Dimitri Rotov has a fiery post up that evaluates Joseph Glatthaar’s recent scholarship – specifically his use of statistical analysis in his recent studies. It’s a worthwhile read, though Rotov chose to embeds his analysis in his vaguely-defined “Centennialist” school paradigm. He begins with this little gem:
“Joseph T. Glatthaar is an early middle-aged Centennialist being groomed by Gary Gallagher to walk in the shoes of himself, Sears, McPherson, and the old storytellers – Williams, Williams, Catton, etc.”
I’m sure Glatthaar would find such an evaluation of his career as laughable, but this sort of critique is standard in Rotov’s arsenal. In the end, it fails to shed any light at all on Glatthaar’s scholarship. We do get closer to a formal critique re: Glatthaar’s citing of casualty figures in General Lee’s Army: From Victory to Collapse. Rotov begins by taking Glatthaar to task for his imprecise citation of casualty figures and his failure to utilize Thomas Livermore’s Numbers and Losses. Rotov didn’t bother to look up Glatthaar’s references for his Cedar
Creek Mountain, but it only takes a few seconds to learn that they were pulled out of one of the appendices in Robert K. Krick’s, Stonewall Jackson at Cedar Mountain. It’s not clear to me what exactly is problematic with citing one of the authorities on this particular battle.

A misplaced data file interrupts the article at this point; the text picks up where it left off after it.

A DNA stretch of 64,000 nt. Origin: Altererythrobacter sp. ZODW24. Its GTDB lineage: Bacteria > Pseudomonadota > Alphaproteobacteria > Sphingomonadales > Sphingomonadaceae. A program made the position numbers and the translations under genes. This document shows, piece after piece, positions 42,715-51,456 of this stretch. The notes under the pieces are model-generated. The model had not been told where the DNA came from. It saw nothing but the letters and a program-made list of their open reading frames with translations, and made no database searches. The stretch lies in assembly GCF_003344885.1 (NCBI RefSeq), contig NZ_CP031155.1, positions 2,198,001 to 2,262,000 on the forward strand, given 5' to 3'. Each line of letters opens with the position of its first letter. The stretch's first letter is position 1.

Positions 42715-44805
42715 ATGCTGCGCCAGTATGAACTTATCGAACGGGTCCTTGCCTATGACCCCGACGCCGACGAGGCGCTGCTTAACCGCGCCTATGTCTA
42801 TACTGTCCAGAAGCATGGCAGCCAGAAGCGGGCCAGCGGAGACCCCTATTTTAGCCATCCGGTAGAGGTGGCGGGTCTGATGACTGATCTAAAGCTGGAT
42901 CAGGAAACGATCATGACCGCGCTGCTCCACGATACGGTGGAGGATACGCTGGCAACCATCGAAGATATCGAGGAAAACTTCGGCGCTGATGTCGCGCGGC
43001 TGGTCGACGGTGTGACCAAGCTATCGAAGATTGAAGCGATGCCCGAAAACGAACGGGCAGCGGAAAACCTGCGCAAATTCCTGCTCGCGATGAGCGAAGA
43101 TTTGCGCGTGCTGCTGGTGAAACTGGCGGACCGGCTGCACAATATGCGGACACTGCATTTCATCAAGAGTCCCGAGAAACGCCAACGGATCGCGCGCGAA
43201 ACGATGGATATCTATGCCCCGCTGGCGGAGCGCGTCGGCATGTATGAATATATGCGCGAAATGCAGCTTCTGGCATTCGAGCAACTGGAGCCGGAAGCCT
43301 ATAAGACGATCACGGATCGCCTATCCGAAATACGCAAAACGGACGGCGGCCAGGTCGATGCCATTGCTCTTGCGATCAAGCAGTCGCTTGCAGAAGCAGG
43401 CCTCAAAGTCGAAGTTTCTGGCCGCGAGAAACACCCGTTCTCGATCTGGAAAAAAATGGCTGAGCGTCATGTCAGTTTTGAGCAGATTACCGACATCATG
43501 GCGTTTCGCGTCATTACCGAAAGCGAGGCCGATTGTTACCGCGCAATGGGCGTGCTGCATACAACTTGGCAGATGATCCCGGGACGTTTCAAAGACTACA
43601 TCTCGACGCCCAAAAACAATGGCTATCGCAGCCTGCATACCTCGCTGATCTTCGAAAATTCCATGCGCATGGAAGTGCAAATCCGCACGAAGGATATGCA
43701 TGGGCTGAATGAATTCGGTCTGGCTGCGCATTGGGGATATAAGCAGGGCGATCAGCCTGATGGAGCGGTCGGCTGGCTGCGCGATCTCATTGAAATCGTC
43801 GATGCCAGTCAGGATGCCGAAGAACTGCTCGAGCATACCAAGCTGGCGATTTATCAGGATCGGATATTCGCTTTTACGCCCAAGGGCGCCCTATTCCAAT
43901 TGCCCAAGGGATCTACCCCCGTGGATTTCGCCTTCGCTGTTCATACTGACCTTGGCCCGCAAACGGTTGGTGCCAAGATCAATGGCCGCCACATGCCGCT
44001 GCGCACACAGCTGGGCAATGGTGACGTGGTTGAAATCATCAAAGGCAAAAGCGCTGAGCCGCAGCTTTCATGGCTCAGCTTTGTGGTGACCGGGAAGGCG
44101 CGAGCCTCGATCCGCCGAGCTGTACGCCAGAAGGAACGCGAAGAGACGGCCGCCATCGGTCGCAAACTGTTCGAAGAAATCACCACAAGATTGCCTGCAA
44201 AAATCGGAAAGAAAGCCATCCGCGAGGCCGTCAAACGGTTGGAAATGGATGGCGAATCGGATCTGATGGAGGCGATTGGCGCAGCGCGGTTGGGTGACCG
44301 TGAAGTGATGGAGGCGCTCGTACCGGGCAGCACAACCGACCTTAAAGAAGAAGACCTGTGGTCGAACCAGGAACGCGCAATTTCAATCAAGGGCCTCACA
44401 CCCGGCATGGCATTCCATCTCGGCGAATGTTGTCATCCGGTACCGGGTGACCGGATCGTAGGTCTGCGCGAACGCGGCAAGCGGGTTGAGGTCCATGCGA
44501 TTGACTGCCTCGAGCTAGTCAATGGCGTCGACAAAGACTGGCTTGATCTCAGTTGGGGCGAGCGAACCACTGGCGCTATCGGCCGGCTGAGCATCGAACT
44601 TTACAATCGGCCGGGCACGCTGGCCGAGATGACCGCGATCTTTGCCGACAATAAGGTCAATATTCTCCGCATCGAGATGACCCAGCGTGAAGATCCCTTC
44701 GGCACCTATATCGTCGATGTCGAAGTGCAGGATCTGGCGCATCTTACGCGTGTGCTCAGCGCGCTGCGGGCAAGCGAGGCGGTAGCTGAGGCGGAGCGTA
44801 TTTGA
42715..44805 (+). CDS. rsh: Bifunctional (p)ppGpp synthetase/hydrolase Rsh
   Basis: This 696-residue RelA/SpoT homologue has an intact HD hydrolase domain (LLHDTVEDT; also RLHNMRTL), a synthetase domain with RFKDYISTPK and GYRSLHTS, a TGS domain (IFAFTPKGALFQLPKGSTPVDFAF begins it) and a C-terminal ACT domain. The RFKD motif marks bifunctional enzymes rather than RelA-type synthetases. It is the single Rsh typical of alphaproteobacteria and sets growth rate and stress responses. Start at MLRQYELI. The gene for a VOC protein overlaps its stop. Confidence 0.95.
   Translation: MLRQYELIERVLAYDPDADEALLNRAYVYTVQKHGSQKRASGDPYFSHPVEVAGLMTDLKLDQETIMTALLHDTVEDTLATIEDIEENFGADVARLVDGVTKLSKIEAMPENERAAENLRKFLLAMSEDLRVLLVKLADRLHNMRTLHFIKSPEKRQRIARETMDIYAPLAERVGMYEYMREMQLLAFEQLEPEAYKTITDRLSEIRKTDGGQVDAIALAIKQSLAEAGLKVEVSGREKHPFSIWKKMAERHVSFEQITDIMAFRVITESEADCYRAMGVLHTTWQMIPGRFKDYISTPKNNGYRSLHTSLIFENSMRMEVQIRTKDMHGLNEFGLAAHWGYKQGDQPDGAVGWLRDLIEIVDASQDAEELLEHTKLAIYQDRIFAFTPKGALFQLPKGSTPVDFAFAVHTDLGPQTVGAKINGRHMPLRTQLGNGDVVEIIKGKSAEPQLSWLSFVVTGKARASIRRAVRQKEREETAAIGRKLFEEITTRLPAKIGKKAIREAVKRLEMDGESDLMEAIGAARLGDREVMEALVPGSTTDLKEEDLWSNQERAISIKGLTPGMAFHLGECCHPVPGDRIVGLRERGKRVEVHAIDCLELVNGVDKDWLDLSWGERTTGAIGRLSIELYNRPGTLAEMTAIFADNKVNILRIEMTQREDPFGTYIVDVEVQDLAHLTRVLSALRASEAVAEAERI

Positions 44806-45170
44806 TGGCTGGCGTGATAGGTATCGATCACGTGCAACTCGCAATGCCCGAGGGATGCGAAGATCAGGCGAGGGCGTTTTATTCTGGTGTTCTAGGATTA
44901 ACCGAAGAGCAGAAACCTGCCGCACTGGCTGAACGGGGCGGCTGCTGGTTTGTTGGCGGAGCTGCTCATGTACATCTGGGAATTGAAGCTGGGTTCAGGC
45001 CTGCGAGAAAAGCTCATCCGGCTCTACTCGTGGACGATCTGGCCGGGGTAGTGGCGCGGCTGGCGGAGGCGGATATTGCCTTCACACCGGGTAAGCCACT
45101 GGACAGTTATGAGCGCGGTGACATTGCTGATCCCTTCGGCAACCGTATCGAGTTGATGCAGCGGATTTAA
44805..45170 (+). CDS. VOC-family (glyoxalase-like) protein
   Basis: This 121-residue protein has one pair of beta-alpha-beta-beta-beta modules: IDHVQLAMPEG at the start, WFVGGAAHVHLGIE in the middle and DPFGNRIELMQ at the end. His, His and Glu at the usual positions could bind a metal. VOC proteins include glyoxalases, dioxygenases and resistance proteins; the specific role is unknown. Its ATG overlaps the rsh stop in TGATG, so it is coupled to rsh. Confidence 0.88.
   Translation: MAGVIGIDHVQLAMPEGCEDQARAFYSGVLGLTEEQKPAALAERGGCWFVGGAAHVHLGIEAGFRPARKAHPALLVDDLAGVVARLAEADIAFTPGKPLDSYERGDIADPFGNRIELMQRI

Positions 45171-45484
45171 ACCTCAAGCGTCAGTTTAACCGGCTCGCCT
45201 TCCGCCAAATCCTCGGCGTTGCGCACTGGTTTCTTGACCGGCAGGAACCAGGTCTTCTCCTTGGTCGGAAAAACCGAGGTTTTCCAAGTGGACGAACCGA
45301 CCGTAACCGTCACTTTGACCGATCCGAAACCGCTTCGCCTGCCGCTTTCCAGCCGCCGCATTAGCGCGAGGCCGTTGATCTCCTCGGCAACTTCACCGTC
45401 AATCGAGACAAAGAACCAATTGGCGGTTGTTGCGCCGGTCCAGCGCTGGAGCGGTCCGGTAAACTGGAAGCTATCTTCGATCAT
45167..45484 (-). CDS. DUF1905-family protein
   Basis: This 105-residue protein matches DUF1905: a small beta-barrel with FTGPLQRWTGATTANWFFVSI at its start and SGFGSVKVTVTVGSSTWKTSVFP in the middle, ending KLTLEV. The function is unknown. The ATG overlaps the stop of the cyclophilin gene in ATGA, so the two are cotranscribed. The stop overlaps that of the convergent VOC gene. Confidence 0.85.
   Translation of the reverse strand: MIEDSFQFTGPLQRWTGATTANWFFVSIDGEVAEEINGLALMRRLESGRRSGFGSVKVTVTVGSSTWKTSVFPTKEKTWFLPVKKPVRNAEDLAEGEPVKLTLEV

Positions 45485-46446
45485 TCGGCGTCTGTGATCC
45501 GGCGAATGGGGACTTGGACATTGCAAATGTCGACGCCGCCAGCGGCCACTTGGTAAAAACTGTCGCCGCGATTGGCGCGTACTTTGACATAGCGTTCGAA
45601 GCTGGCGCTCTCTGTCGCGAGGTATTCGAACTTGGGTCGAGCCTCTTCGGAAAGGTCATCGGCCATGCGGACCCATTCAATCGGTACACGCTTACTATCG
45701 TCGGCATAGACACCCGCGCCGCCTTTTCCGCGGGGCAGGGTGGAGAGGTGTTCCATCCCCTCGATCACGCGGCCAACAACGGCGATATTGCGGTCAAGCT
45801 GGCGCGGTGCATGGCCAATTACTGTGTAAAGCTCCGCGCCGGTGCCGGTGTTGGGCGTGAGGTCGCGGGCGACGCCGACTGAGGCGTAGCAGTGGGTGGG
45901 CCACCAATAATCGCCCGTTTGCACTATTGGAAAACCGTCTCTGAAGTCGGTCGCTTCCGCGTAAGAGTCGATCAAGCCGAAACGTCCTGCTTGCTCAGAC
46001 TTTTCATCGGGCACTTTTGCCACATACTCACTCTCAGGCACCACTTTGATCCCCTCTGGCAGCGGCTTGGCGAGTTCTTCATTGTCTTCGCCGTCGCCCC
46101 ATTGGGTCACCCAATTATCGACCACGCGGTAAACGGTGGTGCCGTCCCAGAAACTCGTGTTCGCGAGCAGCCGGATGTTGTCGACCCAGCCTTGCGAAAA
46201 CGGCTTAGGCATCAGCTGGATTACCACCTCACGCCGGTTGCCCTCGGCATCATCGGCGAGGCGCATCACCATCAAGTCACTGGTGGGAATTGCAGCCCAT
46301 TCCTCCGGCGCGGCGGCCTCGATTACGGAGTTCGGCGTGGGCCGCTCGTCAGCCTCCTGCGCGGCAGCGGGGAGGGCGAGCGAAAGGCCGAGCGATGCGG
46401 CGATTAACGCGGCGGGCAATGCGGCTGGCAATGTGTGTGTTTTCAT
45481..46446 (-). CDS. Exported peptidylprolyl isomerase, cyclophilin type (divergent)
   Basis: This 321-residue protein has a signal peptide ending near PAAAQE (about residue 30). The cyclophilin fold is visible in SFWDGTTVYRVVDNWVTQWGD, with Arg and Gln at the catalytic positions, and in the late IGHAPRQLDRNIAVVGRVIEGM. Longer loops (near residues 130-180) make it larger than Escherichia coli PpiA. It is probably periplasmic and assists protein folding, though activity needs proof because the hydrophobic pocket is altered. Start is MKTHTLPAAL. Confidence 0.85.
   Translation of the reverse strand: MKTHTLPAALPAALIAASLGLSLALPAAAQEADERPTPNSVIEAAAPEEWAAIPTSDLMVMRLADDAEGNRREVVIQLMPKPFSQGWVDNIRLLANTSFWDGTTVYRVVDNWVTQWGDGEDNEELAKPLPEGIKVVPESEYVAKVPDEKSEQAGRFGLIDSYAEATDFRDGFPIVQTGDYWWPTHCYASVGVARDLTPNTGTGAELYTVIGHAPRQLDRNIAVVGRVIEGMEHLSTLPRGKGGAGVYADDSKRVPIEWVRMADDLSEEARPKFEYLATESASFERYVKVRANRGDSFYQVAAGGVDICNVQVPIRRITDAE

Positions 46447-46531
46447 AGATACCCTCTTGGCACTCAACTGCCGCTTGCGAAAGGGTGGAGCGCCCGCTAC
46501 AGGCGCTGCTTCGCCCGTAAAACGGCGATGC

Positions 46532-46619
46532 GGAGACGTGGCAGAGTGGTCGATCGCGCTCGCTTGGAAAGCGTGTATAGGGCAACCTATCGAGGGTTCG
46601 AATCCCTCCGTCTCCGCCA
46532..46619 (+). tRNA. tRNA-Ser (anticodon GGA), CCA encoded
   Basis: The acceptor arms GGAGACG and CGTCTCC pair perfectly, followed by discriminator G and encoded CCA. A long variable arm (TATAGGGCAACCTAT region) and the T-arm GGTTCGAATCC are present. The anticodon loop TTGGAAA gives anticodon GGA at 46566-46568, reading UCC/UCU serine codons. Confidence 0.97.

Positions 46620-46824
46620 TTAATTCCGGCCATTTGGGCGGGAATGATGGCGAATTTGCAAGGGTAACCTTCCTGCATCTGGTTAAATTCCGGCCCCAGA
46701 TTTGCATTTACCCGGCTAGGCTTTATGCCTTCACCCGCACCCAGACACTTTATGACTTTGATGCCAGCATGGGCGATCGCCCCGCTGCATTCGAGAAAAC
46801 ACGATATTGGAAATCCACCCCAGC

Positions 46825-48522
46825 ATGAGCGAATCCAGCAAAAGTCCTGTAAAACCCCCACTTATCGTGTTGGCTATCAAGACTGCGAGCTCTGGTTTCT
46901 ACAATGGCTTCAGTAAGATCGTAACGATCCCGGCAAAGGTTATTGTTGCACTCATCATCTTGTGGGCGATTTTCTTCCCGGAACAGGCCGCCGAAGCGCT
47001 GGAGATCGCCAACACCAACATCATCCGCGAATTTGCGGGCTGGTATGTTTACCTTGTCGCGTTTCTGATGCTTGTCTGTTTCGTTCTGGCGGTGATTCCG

The real target, however, is Glatthaar’s companion volume to General Lee’s Army, which includes all of the statistical tables compiled during the research process. I have not yet received my review copy of Soldiering in the Army of Northern Virginia: A Statistical Portrait of the Troops Who Served under Robert E. Lee, but I freely admit that I am not trained in statistics, which is why I believe it is worth reading Rotov’s review. At the same time it would be easier to wade through without the snide remarks, but that is something we’ve all come to
love accept about his blog. I guess what I am looking for is a review of the review. I assume that the academic journals will find a qualified reviewer to examine the methodology and analysis contained in the book, but that will take some time. In the mean time I don’t expect the more popular review forums to do much beyond surface analysis.
Finally, I find Rotov’s post to be an excellent example of the potential of blogging to speed up the formal review process.